Among the many characteristics that distinguish Rogue One: A Star Wars Story as a heretical chapter in the hallowed space opera franchise, the most significant might be the fact that this is the first ever Star Wars film that isn’t scored by John Williams.
While the previous seven motion pictures vary greatly in both technique and disposition, Williams’ music was the common element that consolidated them. Whatever you thought of the quality of those films, the quality of the music in them was inarguably magnificent. Even Attack of the Clones – which is, by most rational standards, the very worst of them all – features one of the franchise’s best pieces of music, “Across The Stars,” a Vivaldi-like minuet that swoons and swells and elicits all those feelings of doomed romance that the actors and screenwriters couldn’t quite manage.
Williams’ uncanny knack for composing melodic themes and leitmotifs, then incorporating them seamlessly into larger pieces of music, feels increasingly like a lost art. Hans Zimmer is the new figurehead of movie music, and his (sometimes very moving) electronic soundscapes have defined how modern blockbusters are scored. You’re one of the exceptions to that rule; a composer in the classical sense. The aesthetic approach you represent is diametrically opposed to Zimmer’s; you’re the Larry Bird to his Magic Johnson; the Mario Lemieux to his Wayne Gretzky. And with this film you have the perfect opportunity to prove what movie music is supposed to be all about.
But that wasn't the mission of Rogue One, was it?
This is a Star Wars film that isn’t really a Star Wars film. It takes place in the Star Wars universe, sure, and features sets and props and even characters from the other films. But it’s not a swashbuckling adventure movie. It’s not even a goofy mercantile soap opera, like the prequels. It’s a war film. And a grim one, at that. Even when your upbeat swelling score tries to tell us otherwise.
The original Star Wars was a mash-up: a genre film cobbled together from other genre films; science-fiction as western as samurai movie. Rogue One’s progenitors, however, are harder to figure out. It’s certainly a film of it’s time: a beautiful, crammed-tight, monochromatic, self-serious blockbuster. There are elements of a heist flick, too. And much of the second act, with soldiers creeping through jungle landscapes, feels like a Vietnam War movie (especially the costume design, which favours bulky helmets and sleeveless jackets). But none of it ever comes to fruition. It doesn’t service the story (which never feels quite as urgent as it should) or the characters (who are the least interesting gang of ragtag ne’er-do-wells ever assembled).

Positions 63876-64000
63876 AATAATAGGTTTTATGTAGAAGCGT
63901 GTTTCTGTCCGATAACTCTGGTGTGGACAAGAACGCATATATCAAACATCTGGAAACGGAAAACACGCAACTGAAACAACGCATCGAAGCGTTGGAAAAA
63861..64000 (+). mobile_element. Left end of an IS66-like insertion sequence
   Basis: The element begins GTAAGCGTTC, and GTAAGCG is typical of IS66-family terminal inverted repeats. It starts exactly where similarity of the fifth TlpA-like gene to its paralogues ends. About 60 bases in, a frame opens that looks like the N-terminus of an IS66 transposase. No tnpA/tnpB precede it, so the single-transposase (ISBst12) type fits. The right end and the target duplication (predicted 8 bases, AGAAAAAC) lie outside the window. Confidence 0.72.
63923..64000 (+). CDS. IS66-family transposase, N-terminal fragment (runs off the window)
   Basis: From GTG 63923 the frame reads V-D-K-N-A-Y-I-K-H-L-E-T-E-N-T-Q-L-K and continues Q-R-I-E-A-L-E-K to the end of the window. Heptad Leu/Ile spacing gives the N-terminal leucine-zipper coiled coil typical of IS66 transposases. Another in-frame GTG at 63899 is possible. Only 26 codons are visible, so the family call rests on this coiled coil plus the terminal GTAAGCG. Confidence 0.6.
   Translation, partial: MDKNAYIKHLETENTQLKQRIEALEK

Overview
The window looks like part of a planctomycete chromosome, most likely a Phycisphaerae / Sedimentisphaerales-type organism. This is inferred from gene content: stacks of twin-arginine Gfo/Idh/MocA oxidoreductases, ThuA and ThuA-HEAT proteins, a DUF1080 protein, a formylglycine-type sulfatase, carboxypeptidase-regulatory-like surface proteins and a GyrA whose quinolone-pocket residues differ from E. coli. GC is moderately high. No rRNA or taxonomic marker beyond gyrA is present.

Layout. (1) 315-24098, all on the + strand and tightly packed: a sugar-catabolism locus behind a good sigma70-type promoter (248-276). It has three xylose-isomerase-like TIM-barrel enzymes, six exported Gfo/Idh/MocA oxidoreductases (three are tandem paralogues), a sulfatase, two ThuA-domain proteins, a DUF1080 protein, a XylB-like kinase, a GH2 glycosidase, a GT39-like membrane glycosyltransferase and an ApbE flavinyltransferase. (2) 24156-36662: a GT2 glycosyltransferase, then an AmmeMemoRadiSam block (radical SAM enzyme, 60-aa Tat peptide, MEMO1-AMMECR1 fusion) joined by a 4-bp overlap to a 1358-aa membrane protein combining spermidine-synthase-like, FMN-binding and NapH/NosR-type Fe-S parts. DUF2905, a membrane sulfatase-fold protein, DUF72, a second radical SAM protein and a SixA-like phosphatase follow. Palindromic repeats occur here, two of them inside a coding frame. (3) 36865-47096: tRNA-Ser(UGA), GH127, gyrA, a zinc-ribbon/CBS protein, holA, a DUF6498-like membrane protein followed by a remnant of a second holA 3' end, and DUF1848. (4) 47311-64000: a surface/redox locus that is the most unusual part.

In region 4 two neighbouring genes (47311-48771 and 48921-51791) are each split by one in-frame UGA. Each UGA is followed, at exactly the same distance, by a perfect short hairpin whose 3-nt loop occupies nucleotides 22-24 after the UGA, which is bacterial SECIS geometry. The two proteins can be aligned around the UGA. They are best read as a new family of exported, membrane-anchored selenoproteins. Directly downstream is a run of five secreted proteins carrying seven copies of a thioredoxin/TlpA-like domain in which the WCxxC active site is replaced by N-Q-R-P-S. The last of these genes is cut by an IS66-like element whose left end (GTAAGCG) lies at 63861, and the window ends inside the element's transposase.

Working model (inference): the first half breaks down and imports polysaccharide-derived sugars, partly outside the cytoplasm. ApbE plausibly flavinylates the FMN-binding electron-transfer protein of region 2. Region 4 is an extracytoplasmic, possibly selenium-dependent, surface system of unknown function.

I reacted to this film in almost the exact same way I reacted to director Gareth Edwards’ previous big blockbuster, Godzilla. It looks beautiful. There’s something about the scale of his films that feels uniquely epic—even in an era when epic is easy. The lenses he shoots with, the way he composes the frame—it captures the bigness of big things in a way that many other contemporary filmmakers just don’t seem able. But Rogue One, like Godzilla, suffers the small things. No relationship feels genuine, no motivation seem realistic.
Your score – miraculously composed and recorded only five weeks before the release date, after the original composer, Alexander Desplat, left the production – feels, in isolation, like it makes sense. The strings are there. The big, booming brass. The little flutter of woodwinds. All the pieces are assembled. But in the film it sounds murky and awkward. Maybe because everything around it – the dialogue, the political worldview – is murky and awkward, too.
In this era of gritty, grey blockbusters, the return of the Star Wars franchise promised a return to spectacle and vibrancy. In its music, too. I would have loved to have left the theatre after seeing Rogue One being able to whistle a new melody. But there wasn’t a single note of music in your score that stuck with me. Instead, I left the theatre exhausted and seeking a bit of silence. Rogue One is awesome in scope, yes. But so awesome in scope that one’s sense of awe, about halfway through, is completely obliterated.